There’s been a long-standing battle in education circles in Illinois and nationally around charter schools. Now, that fight is coming to a head in Springfield as legislation aimed at getting rid of a state commission that can overrule a local school board’s decision to reject a charter school moves toward passage.
The Democrat-backed bill passed the Senate in April, and a vote is expected in the House before the legislative session ends May 31. Gov. JB Pritzker has said he’ll sign the bill, SB1226, if it arrives on his desk. Former Gov. Bruce Rauner vetoed a similar bill last year.
This is the latest attempt to eliminate the Illinois State Charter School Commission despite opposition from charter school advocates who say it’s needed because local school districts are often hostile to charter schools. These schools are publicly funded but privately operated.
“We have been in Springfield over the past seven or eight years fighting to preserve the commission and really preserve a meaningful merit-based appeal right because what we know in Illinois, given our history, is that sometimes local school districts don’t give charter applications a fair shake,” said Andrew Broy, president of the Illinois Network of Charter Schools.
Since it was created in 2011, the commission has overruled local school districts on the closure or opening of 12 charter schools, including eight in Chicago. This has frustrated local school advocates who say those decisions should be made by the local school boards.
“The state charter school commission is not an elected board by local taxpayers, so they shouldn’t be able to make the final decision on whether or not a charter school is open in a local school district,” said Sen. Linda Holmes, D-Aurora, the lead sponsor of the bill.
Charter schools first began opening in Chicago in the late 1990s with little controversy, but as the number of schools grew, so did the opposition, especially as Chicago Public Schools closed schools due to declining enrollment. The vast majority of charter schools are in Chicago, where there are 121 charter campuses.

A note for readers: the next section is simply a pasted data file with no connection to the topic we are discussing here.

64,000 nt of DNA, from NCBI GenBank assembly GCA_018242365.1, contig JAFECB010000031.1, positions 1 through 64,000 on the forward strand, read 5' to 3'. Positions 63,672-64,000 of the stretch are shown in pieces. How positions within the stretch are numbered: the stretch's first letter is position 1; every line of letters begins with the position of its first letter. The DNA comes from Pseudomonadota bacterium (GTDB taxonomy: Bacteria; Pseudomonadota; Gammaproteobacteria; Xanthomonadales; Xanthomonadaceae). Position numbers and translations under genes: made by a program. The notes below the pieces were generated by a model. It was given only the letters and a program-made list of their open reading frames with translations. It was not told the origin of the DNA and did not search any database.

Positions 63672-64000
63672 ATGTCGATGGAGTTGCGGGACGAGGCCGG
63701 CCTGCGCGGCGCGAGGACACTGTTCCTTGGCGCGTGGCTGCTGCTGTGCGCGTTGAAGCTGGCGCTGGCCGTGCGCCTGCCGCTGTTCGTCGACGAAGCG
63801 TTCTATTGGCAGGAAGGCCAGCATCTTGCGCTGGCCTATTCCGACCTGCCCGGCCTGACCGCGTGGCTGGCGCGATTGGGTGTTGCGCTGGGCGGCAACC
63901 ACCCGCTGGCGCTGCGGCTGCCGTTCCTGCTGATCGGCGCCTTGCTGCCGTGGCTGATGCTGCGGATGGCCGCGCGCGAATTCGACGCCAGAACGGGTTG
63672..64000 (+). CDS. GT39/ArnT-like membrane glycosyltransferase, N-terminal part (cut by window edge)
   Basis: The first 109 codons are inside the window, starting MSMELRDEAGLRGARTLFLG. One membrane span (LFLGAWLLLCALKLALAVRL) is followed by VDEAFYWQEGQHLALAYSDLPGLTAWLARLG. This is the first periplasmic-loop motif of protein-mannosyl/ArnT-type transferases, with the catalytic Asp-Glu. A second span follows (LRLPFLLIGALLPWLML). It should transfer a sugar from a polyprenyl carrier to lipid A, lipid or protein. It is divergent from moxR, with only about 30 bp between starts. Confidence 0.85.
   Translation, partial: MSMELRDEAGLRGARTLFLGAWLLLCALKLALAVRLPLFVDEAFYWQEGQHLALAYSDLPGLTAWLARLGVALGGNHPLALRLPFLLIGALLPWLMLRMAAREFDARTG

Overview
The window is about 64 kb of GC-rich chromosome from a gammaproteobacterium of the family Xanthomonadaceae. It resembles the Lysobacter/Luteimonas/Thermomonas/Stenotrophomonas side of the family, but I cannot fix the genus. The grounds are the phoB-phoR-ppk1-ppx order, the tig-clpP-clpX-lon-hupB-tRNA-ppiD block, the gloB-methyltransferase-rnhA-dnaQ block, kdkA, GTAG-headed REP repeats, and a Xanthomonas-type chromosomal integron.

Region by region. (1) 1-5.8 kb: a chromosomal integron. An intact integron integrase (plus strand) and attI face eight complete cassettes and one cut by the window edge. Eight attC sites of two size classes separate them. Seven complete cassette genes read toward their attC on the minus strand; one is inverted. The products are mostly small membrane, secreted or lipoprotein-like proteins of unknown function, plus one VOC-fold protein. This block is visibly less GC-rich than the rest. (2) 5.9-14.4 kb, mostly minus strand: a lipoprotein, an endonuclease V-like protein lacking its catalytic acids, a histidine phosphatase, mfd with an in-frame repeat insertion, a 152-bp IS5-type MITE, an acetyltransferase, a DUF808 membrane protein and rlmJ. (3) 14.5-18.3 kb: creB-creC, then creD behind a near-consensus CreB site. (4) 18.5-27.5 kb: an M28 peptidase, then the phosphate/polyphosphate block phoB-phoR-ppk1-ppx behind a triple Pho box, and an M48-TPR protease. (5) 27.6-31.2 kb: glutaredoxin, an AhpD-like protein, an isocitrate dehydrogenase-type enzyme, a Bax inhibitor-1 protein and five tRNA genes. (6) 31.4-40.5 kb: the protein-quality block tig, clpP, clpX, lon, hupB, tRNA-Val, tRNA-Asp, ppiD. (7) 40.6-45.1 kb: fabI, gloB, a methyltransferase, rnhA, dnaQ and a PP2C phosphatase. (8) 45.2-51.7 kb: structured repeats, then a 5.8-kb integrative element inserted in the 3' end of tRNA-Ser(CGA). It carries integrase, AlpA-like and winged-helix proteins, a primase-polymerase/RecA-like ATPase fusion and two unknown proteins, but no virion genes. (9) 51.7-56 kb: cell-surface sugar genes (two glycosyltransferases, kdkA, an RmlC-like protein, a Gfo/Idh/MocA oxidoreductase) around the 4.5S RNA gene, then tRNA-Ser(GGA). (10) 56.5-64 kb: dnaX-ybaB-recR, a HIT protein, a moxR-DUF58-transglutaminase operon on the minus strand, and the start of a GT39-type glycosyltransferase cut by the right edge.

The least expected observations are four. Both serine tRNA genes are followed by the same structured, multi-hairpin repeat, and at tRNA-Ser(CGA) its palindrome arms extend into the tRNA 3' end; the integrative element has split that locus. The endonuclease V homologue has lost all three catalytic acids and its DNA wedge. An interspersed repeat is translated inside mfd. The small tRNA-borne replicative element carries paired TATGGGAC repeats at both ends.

After years of strong opposition by the Chicago Teachers Union and local school advocates — who argue charter schools siphon kids and money away from local schools — the tide has been turning strongly against charter schools.
This latest salvo against charter schools is raising serious concerns among charter school supporters. “Yes, we are worried,” Broy said.
Broy said he sees strong support from mostly Latino and African American families, but charter schools have become “a political football.”
“I think there is a disconnect between what the communities want and what the political class says about charter schools,” he said.
Broy is also in the middle of a funding dispute between charter operators and Chicago Public Schools. The cash-strapped public school district has been pushing charter schools to agree to a formula that could provide fewer dollars.
Recently, the commission overruled two Chicago Board of Education decisions despite strong opposition from district officials.
In March, it gave the green light to Intrinsic Schools, which has one campus on the Northwest Side, to open a new citywide school downtown. It also allowed Urban Prep West, an all-boys school, to stay open next year. The Chicago Board of Education voted against those two schools in December.
Mary Bradley, who directs the CPS Office of Innovation and Incubation, said the downtown area where Intrinsic wants to open a new school is not a high need for students looking for a school. In reference to Urban Prep West, Bradley said the school has been facing enrollment declines, academic challenges and financial issues for several years.